Dis­cov­er­ing Lu­mut

Blog­ger and fa­ther-ofthree Peter Lim, who loves try­ing out food at less-es­tab­lished places, shares some in­ter­est­ing finds with read­ers.

The Star Malaysia - - SUNDAY METRO - By ABBY LU sun­[email protected]­tar.com.my

Blog­ger Peter Lim, who loves try­ing out food at less-es­tab­lished places, shares some in­ter­est­ing finds with read­ers.

TECH savvy Peter Lim, 43, has not just one, but four blogs, in­clud­ing one in which he shares his own veg­e­tar­ian recipes.

It’s no rev­e­la­tion, there­fore, that one of his pri­mary hob­bies is cook­ing. He also counts fish­ing, read­ing, stock mar­ket in­vest­ing and watch­ing mar­tial art movies as his other pas­times.

When he’s not do­ing any of those, he usu­ally arms him­self with his Nikon Coolpix cam­era and gets on the less es­tab­lished foodie tracks.

“I like to go hunt­ing at un­con­ven­tional spots, places that other blog­gers don’t write about,” he says, cit­ing his trip to the Ke­pong Baru morn­ing wet mar­ket as an ex­am­ple.

“It is al­ways a pleas­ant ex­pe­ri­ence when I dis­cover some nice food in these nooks and cran­nies.”

Dur­ing the De­cem­ber school hol­i­days, Lim took his chil­dren to the naval town of Lu­mut, Perak. Need­less to say, the self-pro­fessed fan of kam heong crabs and deep fried man­tis prawns also used the op­por­tu­nity to sam­ple some of the town’s and neigh­bour­ing Si­ti­awan’s of­fer­ings.

One of the restau­rants that he chanced upon one night dur­ing sup­per time was Kari Kepala Ikan Ah Pau.

As it was get­ting late, the shop ran out of fish heads and Lim opted for wat tan hor (braised flat rice noo­dles), yin yong (braised flat rice noo­dles with rice ver­mi­celli) and man yee mee (braised egg noo­dles in dark soya sauce) in­stead.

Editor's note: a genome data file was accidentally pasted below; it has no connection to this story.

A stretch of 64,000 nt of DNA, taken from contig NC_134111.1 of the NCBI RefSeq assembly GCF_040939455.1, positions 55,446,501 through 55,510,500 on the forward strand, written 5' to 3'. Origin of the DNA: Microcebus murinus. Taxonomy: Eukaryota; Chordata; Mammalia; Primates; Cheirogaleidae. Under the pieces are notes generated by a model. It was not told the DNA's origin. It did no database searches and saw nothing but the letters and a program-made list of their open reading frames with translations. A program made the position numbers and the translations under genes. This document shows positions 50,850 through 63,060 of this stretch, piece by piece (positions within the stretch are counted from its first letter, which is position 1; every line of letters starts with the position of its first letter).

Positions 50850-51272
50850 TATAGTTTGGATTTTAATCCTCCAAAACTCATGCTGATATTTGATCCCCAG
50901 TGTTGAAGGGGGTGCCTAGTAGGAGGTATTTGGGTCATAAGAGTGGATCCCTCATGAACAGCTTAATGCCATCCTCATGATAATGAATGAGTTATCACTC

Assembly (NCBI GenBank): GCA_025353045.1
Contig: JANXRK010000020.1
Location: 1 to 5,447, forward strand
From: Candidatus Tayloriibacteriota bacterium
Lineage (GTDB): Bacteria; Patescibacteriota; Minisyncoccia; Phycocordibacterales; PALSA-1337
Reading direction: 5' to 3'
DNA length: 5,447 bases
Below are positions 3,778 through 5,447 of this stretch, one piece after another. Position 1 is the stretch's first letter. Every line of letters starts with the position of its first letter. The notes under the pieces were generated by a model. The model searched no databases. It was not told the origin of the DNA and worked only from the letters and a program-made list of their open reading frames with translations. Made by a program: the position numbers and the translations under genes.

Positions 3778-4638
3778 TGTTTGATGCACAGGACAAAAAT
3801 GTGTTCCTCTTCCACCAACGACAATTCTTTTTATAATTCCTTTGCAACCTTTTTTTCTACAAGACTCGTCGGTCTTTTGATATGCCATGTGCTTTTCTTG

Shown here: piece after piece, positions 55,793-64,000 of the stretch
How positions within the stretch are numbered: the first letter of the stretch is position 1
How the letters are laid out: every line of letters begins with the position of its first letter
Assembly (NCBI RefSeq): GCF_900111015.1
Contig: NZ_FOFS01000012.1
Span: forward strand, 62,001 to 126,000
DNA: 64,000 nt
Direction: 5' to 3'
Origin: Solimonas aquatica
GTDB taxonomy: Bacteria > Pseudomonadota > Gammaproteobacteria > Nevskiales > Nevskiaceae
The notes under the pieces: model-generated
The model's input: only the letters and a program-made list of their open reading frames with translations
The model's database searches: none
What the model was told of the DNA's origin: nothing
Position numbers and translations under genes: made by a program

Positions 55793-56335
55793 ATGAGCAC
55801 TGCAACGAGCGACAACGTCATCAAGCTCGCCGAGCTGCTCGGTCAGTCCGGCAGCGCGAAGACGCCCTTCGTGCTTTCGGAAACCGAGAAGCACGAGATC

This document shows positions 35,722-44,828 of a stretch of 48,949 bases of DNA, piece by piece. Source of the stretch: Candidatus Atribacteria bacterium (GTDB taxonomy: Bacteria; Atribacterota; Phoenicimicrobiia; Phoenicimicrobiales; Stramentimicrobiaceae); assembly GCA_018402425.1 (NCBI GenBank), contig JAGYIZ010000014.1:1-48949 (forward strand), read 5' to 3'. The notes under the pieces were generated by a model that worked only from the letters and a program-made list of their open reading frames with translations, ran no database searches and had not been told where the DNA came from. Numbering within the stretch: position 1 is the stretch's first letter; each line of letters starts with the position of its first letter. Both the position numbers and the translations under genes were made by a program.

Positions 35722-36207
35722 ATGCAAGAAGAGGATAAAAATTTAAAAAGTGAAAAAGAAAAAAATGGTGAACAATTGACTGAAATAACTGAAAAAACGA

He says the first two dishes share some sim­i­lar­i­ties with the Pe­nang tua pan that he loves.

“The seafood is fresh and the noo­dles have a nice wok hei (hot wok) aroma – rec­om­mended!” he writes.

And it was very rea­son­ably priced too: for these three dishes and drinks, the bill only came up to RM17.

To get to the restau­rant, look out for SJK(C) Eng Ling, an old wooden school built by early Chinese set­tlers, along Jalan Titi Pan­jang. The restau­rant is lo­cated right af­ter the school.

An­other spot that he man­aged to squeeze into this trip’s itin­er­ary was the City Noo­dle Cafe, a busy cof­feeshop along Jalan Hala Ne­layan 2/1, Pan­tai Remis, which is known by the lo­cals for its curry mee.

“The lady boss of a fish whole­saler com­pany told me about this stall,” he shares.

And af­ter hav­ing a bowl for only RM2.50, Lim gushes: “There are many small prawns float­ing around in the gravy, plus a lot of fresh seafood, which give it a nat­u­ral sweet­ness. There’s a nice aroma to the curry spices and I love the lit­tle pieces of baby shark meat, which give it a spe­cial taste.”

In Si­ti­awan, how­ever, Lim serendip­i­tously stum­bled upon Restoran Makanan Laut Villa, a seafood restau­rant lo­cated within the Kam­pung Cina lo­cal­ity.

“It was the first restau­rant that we came across when we turned into the area and there was a good crowd,” he re­veals.

As ex­pected of a restau­rant in a coastal town, all the seafood dishes served here are very fresh, ac­cord­ing to Lim. He had prawns, squid and fish.

The steamed ma yau (threadfin) fish in Teochew style was his favourite.

“I love the savoury and sour­ish soup,” he en­thuses, adding that it goes very well with his rice.

It was also at this restau­rant that he had the famed Foo Chow red wine mee sua. He re­calls his shock when he saw the dish: “We asked for a small serv­ing, but what we got could eas­ily feed 10 adults!”

Al­though he loved the taste, it was im­pos­si­ble to fin­ish, he says. On the up­side, he adds, ev­ery­one walked out of the restau­rant with rosy cheeks be­cause of the al­co­hol con­tent.

Lim notes, how­ever, that the restau­rant will move to a new lo­ca­tion af­ter Chinese New Year. For de­tails, call 012-469 8118.

If you would like to find out more about Lim’s ad­ven­tures or learn some new recipes, visit his blog at http://pe­te­for­ma­tion.blogspot.com. He also draws sim­ple maps to ac­com­pany some of his post­ings.

Blog­ger Peter Lim loves this steamed threadfin fish for its savoury and sour broth.

This curry mee at City Noo­dle Cafe is fa­mous with the lo­cals.

Hav­ing this red wine mee sua for the first time, Lim was as­tounded by the huge serv­ing.

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